Before I dive into the details of this paper I will give you a brief background on both stem cell research and therapy, which have been hot topics for many years now. First of all, there are two broad types of stem cells: the adult stem cells and the embryonic stem cells. For this post I am going to specifically focus on the adult stem cells. Adult stem cells are isolated from bone marrow, tissue, blood, or as seen in the Lavasani et al. study, skeletal muscle. They are best described as undifferentiated cells that have the ability to differentiate and proliferate into more specialized cells. These specialized cells then have the ability to repair and even replace damaged tissues and cells, hence why they are a prime target for use in therapeutic medicine!

Like most things, however, stem cell therapy has its disadvantages. One of the major disadvantages is the fact that the immune system may recognize these cells as foreign and prevent them from performing their intended functions. In human stem cell therapy doctors get around this issue in one of two ways: immunosuppression, which is when doctors reduce the efficiency of a patient’s immune system, or the use of stem cells taken directly from the patients that need the transplant, which would dramatically reduce the chance of the cells being recognized as foreign. Now, to get around this issue in the University of Pittsburg study where they did all their work on mice, they used a severe combined immunodeficiency (SCID) transgenic mouse line. SCID mice have a deficient number of T and B-lymphocytes, and therefore a weak immune system that is unable to attack the transplanted human stem cells.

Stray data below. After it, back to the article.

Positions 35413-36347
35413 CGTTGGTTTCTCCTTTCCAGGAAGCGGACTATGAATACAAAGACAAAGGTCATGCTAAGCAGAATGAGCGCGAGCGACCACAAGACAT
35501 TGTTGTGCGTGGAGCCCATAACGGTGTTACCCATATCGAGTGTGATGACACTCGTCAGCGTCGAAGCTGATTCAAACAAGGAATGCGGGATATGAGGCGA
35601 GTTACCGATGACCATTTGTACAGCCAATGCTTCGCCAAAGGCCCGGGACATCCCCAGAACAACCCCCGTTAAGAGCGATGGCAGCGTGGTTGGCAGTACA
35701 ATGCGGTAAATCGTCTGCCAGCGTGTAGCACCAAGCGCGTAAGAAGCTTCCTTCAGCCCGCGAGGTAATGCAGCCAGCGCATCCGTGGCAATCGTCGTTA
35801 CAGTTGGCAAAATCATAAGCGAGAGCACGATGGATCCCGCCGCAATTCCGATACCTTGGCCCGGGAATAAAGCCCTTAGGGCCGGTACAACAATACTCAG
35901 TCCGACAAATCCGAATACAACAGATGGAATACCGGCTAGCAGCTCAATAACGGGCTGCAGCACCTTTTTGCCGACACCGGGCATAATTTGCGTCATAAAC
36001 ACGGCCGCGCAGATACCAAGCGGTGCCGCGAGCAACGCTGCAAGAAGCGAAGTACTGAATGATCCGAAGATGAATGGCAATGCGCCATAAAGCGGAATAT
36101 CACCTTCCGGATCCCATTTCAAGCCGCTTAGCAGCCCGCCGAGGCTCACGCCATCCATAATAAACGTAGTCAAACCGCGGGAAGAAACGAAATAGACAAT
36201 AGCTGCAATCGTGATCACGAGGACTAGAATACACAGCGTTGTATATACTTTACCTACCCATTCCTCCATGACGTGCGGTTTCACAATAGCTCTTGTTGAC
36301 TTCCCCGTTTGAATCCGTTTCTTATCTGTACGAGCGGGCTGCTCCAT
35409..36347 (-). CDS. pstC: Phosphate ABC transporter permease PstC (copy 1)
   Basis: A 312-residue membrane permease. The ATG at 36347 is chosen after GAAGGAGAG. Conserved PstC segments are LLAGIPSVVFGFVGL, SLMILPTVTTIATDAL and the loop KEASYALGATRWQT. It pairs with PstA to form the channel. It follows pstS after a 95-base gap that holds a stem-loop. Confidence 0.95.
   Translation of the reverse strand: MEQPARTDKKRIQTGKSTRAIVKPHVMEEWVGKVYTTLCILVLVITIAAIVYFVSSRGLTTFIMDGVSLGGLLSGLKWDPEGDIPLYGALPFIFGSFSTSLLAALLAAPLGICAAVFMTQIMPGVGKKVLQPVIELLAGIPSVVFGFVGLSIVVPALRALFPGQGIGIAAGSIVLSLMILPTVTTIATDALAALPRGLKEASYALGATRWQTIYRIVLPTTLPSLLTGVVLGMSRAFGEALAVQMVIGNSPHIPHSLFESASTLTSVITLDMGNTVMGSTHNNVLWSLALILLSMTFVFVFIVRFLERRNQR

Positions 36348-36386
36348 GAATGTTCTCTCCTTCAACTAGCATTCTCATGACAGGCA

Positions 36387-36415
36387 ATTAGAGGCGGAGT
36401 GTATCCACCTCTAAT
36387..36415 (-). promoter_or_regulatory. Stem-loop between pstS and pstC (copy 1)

Furthermore, when stem cells derived from human skeletal muscle are grown on NeuroCult proliferation medium optimized to maintain neural stem cells in culture they are capable of differentiating into mature neuronal and glial cells, both of which are shown in figure 1. These neuronal cells are nerve cells; they are able to send information through electrical and chemical signals in both the CNS and PNS. Glial cells on the other hand, are non-neuronal cells also found in the CNS and PNS; they provide support to the neurons, maintain homeostasis, and even form myelin! Yeah that’s right, myelin… the protective layer that is damaged on the nerve cells in MS patients!

During the Lavasani et al. study they looked for the presence of certain cells within the population of hMDSPCs that successfully differentiated on the NeuroCult media. They saw a high concentration of Schwann cells, which is important because these cells are a type of myelin producing glial cell found within the PNS. Schwann cells are necessary for nerve regeneration; therefore, providing evidence that these stem cells could potentially induce full nerve restoration in living animals.